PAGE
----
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Green Spaces Are Good For Health And Well-being Of The Elderly; Here's Why [VIDEO]

Update Date: Apr 12, 2017 03:25 AM EDT

Green spaces are good for the health and well-being of people who live in urban areas. A research published in the International Journal of Environmental Research and Public Health suggested that elderly people in particular benefit from it.

How Did It Work?

The investigators set out to determine what urban environments and green spaces do for the health and well-being of the older residents. There were 95 volunteers, whose ages were 65 and over who took part in the interviews and completed self-reports about their experience during the study.

For a more accurate measure, eight of the participants wore mobile electroencephalography as they walked between busy urban areas and green spaces. It measured their brain activity during the task.

The researchers from the University of York and the University of Edinburgh found that the participants had positive experiences from the calming green spaces that they had walked through during the activity. They explained that green spaces are good because they provide relief from stress. Variation in the type of areas, memories and meanings associated with these places and opportunities for social interaction could play a role in better health and well-being of senior citizens, they added.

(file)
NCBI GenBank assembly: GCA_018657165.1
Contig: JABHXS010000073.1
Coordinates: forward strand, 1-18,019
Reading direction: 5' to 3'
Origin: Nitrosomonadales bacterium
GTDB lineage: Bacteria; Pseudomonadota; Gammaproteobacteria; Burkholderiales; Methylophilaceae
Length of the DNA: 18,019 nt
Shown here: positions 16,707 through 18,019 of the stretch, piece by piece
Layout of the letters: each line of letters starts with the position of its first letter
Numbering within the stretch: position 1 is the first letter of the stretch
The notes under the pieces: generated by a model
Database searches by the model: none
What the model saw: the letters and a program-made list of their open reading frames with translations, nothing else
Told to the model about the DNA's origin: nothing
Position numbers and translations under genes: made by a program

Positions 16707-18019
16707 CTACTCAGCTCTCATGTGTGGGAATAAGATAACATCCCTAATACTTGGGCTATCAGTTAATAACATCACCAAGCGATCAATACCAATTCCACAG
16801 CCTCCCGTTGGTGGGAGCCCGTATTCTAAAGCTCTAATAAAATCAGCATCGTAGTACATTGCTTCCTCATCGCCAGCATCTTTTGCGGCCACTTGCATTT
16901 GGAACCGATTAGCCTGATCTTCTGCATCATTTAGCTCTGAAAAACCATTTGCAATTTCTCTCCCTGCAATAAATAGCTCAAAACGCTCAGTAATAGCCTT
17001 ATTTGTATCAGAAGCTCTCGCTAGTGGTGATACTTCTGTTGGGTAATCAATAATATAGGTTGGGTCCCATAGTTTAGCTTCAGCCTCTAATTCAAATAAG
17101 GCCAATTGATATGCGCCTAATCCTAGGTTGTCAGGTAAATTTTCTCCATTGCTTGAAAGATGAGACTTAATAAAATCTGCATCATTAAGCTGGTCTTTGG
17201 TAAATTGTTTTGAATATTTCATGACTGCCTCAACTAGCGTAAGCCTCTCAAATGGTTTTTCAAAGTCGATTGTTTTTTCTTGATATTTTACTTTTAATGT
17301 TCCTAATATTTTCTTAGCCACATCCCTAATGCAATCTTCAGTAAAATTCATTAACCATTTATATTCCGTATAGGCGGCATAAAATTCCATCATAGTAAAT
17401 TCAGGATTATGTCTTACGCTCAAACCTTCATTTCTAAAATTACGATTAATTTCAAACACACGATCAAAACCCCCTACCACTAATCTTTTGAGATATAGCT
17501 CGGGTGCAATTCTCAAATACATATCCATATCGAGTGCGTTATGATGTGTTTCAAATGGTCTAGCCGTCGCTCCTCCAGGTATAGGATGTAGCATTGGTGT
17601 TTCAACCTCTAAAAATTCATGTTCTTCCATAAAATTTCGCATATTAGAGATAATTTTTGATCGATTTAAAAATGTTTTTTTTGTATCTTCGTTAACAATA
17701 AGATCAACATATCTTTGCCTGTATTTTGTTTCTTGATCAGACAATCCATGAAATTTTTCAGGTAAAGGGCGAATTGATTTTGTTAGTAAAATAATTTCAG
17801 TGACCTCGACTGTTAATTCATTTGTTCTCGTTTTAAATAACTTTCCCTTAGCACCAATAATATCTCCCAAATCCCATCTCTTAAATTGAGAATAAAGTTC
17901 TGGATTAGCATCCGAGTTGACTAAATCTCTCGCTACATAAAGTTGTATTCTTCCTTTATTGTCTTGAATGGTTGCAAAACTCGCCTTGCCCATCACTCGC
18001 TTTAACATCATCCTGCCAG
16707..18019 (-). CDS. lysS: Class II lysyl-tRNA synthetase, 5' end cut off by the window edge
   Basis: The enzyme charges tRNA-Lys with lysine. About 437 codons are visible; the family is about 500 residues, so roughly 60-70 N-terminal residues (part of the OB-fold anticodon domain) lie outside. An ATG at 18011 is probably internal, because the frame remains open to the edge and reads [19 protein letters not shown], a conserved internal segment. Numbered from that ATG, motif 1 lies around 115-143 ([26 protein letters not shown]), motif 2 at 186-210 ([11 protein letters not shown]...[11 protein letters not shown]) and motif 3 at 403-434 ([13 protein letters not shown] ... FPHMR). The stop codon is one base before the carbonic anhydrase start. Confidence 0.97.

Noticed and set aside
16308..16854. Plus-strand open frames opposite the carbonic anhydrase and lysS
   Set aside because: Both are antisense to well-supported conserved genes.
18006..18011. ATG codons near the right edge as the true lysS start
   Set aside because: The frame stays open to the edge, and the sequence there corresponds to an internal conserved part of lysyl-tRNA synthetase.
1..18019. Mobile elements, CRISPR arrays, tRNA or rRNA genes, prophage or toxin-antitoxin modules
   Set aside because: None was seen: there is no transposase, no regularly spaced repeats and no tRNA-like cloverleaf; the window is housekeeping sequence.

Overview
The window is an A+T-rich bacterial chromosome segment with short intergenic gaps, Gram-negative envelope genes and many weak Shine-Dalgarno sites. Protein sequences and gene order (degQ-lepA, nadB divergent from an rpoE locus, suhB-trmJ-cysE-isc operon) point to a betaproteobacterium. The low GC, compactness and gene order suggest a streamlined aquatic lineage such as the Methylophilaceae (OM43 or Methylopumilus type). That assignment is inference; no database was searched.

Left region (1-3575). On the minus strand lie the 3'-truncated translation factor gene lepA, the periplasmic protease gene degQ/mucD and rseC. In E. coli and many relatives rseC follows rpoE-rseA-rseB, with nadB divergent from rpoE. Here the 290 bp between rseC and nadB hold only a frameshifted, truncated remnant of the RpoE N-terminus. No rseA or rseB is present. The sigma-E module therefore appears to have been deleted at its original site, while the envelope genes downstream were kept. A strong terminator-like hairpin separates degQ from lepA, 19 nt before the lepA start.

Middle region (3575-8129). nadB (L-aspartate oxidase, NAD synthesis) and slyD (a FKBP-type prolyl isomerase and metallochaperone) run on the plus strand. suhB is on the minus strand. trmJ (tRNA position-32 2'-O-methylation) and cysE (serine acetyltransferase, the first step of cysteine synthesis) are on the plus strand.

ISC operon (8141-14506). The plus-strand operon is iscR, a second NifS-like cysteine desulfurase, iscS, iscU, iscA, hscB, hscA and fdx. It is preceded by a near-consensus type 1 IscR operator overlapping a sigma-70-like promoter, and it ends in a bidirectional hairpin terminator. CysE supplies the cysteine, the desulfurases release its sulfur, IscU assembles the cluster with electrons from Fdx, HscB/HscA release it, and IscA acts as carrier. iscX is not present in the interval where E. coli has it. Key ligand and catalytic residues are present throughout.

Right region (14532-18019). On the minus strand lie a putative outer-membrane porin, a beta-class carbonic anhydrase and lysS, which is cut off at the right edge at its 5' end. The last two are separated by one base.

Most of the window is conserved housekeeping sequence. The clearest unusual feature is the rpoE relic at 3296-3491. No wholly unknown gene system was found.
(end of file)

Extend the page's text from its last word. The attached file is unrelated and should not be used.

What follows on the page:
The study is part of Mobile, Mood and Place research in the UK that attempts to bring to light the impact of having green space. Its findings could influence the way cities and communities are designed, EurekAlert reported.

What Were The Discovered Benefits?

Bodies of research provided evidence on the benefits of green spaces. One particular study demonstrated its effects on crime rate and self-esteem.

Vandalism cases were fewer and self-esteem reports were higher when landscaping projects were present in the communities. They were also linked to lower blood pressure and improvement in feelings of fear and anger. It was found to help manage attention deficit disorder (ADD) symptoms in children.

A study showed that the presence of plants in classroom increased the level of attentiveness of students and it helped improve their test scores, according to Project Evergreen.

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